Tickets, guides, programs, and other materials gathered during Francis and Sarah Speight's individual travels to Europe, 1930s and undated; Francis's 1923 passport; a copy of a 1983 Unitarian Universalist sermon on the topic of creation; a survey, drawn by Speight, of some Bertie County, N.C., land; and other items. Also present are several volumes, including the 1917 Wake Forest University annual, The Howler, with illustrations by Francis Speight. See also Subgroup 1, Series 6.7 of the original collection.
Sketches and photographs, chiefly relating to Francis Speight, but also to Sarah Blakeslee Speight and other artists with whom the couple was acquainted. Other sketches by Sarah Blakeslee Speight are filed in Subgroup 2, Series 10 of both the original collection and the addition. See also Subgroup 1, Series 7 of the original collection.
Items include a notebook with sketches by both Francis and Sarah Speight and loose pen and pencil sketches, a few of which bear Francis's initials. The unsigned sketches can only be tentatively identified as the work of one of the Speights. See also Subgroup 1, Series 7.1 of the original collection. For other sketches by Sarah Blakeslee Speight, see Subgroup 2, Series 10 of both the original collection and the addition.
Pencil, pen, and crayon sketches, small watercolors, and other formats by Tulie Speight, Walter Gardner, the Speights' daughter-in-law, Willie Marlowe, and others. See also Subgroup 1, Series 7.2 of the original collection.
Photographs include images of Francis Speight, 1920s-1980s, both alone and with family (including Sarah Blakeslee Speight), friends, and business associates; photos of Speight family members, 1800s-1980s, not including Francis Speight; and photographs of Francis Speight paintings. Photographs of unidentified paintings likely include works by either Francis Speight or Sarah Blakeslee Speight. There is also an album of tintype images of Speight family members and acquaintances. See also Subgroup 1, Series 7.3 of the original collection.
Personal and professional correspondence relating to Sarah Blakeslee Speight. See also Subgroup 2, Series 8 of the original collection.
Correspondence relating either to Francis Speight or to both Sarah Blakeslee and Francis Speight is filed in Subgroup 1, Series 1 of both the original collection and the additon.
Many of the earlier letters were written to Sarah Blakeslee as she traveled Europe on an art scholarship, 1934, and while she was living in Washington, D.C., 1935-1936, prior to her wedding. There are only a few scattered items from the 1940s through the late 1970s. Most materials come from the 1980s and 1990s, including a number of letters to Walter and Jane Gardner. In the 1980s, Sarah wrote most often of Francis's declining health and their daily routine, along with detailed observations of nature. Letters to the Gardners after Francis's death in 1989 show Sarah occupied with portrait work, trips to see family and friends, and taking in boarders from China. Congratulations marked exhibitions and honors for both Sarah and Francis's work in this time, including Sarah's 1994 North Carolina Medal of Achievement in Fine Arts. See also Subgroup 2, Series 8.1 of the original collection.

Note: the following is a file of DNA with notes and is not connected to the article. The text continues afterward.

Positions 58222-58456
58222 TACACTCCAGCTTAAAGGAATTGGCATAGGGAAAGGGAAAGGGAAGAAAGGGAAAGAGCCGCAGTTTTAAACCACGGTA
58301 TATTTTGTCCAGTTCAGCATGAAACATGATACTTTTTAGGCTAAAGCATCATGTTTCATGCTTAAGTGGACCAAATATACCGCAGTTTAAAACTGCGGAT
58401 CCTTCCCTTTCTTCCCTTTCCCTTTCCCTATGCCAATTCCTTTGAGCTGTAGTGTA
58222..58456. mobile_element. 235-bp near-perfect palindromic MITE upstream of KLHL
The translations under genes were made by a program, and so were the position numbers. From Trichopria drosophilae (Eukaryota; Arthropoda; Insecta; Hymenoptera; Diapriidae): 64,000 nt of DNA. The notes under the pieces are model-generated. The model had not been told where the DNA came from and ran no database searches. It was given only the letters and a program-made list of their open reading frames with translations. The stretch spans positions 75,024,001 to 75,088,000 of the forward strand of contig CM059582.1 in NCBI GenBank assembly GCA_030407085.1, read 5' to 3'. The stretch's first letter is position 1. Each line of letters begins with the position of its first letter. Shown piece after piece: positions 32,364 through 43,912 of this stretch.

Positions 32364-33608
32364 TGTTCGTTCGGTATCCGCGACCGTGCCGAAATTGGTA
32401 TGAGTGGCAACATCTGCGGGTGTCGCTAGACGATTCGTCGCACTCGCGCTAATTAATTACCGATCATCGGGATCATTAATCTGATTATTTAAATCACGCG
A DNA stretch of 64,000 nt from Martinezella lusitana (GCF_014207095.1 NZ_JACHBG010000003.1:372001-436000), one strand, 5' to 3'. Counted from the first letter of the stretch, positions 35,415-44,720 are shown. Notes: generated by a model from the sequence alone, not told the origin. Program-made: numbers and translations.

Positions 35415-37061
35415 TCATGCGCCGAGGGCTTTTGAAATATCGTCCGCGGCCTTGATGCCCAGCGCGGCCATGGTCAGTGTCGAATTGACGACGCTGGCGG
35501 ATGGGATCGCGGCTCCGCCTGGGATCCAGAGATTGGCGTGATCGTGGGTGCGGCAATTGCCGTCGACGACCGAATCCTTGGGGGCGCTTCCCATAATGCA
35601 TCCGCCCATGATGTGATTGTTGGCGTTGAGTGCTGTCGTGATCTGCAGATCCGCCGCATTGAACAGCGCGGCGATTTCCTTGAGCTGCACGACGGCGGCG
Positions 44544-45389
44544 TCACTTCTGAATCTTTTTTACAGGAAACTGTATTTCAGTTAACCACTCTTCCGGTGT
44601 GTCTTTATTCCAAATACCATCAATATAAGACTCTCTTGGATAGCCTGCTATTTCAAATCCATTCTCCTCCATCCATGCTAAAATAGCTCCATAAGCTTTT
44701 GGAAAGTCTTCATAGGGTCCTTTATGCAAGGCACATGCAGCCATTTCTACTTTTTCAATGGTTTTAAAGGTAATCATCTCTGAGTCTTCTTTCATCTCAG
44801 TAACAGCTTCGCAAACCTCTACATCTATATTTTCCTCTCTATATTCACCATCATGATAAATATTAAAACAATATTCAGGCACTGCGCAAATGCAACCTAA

The early correspondence between Sarah Blakeslee Speight and Margaret Goddard Holt focuses on the women's domestic lives and, during the 1940s, most particularly on their children's development. While there are only scattered letters from the 1950s through much of the 1970s, the correspondence becomes more substantial from 1978 onward. With Francis's deteriorating health and eventual death and the women's own increasing physical limitations, both begin to dwell on the swift passage of time and to sort out their individual spiritual beliefs. Not limited to personal experiences, such thoughts also feed into their discussion of world affairs, particularly environmental issues, nuclear proliferation, and the 1991 Gulf War. See also Subgroup 2, Series 8.2 of the original collection.
Correspondence, a wedding announcement and enclosed photograph, and other items relating to members of the Blakeslee family.
Biographical sketches, quotes, writings, and literature pertaining to causes and exhibitions in which Sarah Blakeslee Speight was interested; exhibition catalogs and inventories of her own paintings; programs and certificates marking awards and honors she received, including the 1994 North Carolina Medal of Achievement in Fine Arts; a journal and notebook apparently used during one of her visits to Europe, 1933 and 1934; and assorted notes and writings tentatively identified as being in her handwriting.
Sketches and photographs relating to Sarah Blakeslee Speight. A few other sketches by Sarah Blakeslee Speight are filed in Subgroup 1, Series 7.1 of the original collection and the addition.
Photographs consist of images of Sarah Blakeslee Speight, some of her paintings, and various family and friends. Images of Sarah and Francis Speight together can be found in Subgroup 1, Series 7.3 of the original collection and the addition. See also Subgroup 2, Series 10 of the original collection.
Items separated include: Pictures (P-4196), oversize pictures (OP-P-4196), oversize papers (OP-4196.A and OP-4196.B), oversize volumes (V-4196/S-1 to S-3), oversize negatives, and a photograph album (PA-4196).Back to Top
Processed by: Roslyn Holdzkom with assistance from Joy Barfield, Patricia Townsend, Nikki McLean, 1990, 1991, and subsequent additions
Encoded by: Roslyn Holdzkom, April 2004
Additions are organized in the same way as, but are not incorporated into, the original deposit. Some subseries have been added.
Updated in January 2005 by Jessica TyreeBack to Top